When a patient seeks medical attention for one or more of the signs and symptoms listed above, a physician typically obtains a detailed history and performs a physical examination, ordering any indicated imaging studies and laboratory tests based on the findings of the history and physical.
Lung cancer usually is diagnosed by means of a low-dose computed tomography (LDCT) scan, which is a low-dose radiation imaging study that provides the physician with a detailed view of the lungs. The U.S. Preventive Services Task Force recommends annual lung cancer screenings with LDCT for people between the ages of 55 and 80 who have a “30 pack-year” smoking history and who currently smoke or have quit within the past 15 years. A pack-year is the equivalent of smoking one pack of cigarettes per day for one year. So if a person smoked one pack of cigarettes each day for 30 years, or two packs a day for 15 years, he would have smoked for 30 “pack-years.”
Lung cancer can be treated with surgery, radiation therapy, radiofrequency ablation, chemotherapy, targeted therapy, and immunotherapy. Several different approaches often are used in combination to tailor treatment to the specific nature of a patient’s disease.
Either conventional or robotic surgery may be employed in treating lung cancer, particularly in the early stages of non-small cell lung cancers. The use of robotic surgery has increased in recent years because the precision it offers can help minimize the invasiveness of the procedure and reduce postoperative recovery time.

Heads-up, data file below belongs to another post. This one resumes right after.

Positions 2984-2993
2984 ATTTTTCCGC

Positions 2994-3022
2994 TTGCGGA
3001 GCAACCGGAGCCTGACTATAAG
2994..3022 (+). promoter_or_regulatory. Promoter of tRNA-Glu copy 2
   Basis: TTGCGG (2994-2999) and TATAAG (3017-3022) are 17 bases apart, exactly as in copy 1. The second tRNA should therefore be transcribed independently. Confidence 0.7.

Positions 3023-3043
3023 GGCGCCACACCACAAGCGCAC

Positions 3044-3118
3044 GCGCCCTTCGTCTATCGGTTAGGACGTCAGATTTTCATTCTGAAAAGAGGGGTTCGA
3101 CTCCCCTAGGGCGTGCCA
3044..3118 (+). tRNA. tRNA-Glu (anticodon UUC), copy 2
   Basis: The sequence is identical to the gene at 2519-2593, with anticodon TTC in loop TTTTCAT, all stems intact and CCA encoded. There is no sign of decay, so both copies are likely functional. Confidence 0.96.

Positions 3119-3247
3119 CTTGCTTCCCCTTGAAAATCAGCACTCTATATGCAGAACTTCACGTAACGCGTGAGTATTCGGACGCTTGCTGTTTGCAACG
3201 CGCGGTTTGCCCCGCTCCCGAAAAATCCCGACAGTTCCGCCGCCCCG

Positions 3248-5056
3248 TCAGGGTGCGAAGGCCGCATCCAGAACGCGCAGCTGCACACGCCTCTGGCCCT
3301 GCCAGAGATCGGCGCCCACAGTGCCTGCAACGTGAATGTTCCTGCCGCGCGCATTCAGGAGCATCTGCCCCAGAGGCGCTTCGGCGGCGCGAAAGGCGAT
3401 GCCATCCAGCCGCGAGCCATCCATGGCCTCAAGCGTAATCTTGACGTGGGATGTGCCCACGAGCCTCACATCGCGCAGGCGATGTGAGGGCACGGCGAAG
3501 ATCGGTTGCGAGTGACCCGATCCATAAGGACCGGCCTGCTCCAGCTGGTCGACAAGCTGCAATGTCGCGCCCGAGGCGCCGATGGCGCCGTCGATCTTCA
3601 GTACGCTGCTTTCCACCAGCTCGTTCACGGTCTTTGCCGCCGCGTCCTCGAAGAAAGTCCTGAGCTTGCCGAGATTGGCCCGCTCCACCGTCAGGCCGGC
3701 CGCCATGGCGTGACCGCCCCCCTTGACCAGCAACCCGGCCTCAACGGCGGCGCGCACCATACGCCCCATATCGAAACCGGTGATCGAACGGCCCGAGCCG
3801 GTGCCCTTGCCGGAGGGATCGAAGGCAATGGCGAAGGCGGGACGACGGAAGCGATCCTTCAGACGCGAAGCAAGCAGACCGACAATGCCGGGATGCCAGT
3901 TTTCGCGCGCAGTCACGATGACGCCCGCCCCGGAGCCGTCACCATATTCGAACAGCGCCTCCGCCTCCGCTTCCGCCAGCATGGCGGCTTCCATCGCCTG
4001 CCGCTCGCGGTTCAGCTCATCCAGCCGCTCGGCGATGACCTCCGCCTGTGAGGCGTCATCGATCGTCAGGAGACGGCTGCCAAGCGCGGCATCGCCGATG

Radiation therapy can involve external beam radiation therapy (EBRT), in which radiation is directed to cancer cells from outside the body, or brachytherapy, in which small radioactive “seeds” are placed in the lung, usually via a bronchoscope, to kill cancer cells by emitting radiation over a small radius. There are a number of very sophisticated approaches to EBRT, including three-dimensional conformal radiation therapy (3D-CRT), which uses computers to precisely match the tumor’s location; intensity-modulated radiation therapy (IMRT), an advanced form of 3D therapy; and stereotactic body radiation therapy, which aims multiple beams of high-dose radiation at a tumor from different directions. Meanwhile, radiofrequency ablation (RFA) entails using high-energy radio waves to heat a tumor and destroy cancer cells. It typically is used in cases of small NSCLC tumors near the edge of the lungs when the patient is not a good candidate for surgery.
Different chemotherapy regimens are used to treat lung cancer. Targeted therapies, meanwhile, work to inhibit the growth of tumors. Some prevent the formation of blood vessels that provide tumors with the nourishment they need to grow, while others interfere with the action of a protein on the surface of cancer cells that facilitates cell growth and division. More recently, immunotherapy agents called checkpoint inhibitors, which prevent cancerous cells from evading detection by the body’s immune defenses, have been prescribed to prolong survival in advanced forms of lung cancer. Their effectiveness in earlier stages of the disease is being investigated.
It is important to discuss the potential benefits and side effects of each treatment with your physician. Lung cancer is the focus of intensive research and clinical trials, which means that patients and their physicians may have even more treatment options in the years immediately ahead.
The oncologists of Regional Cancer Care Associates are always available to see you or to consult with your physician if you have been diagnosed with lung cancer. In addition, reliable resources for obtaining further information include the following: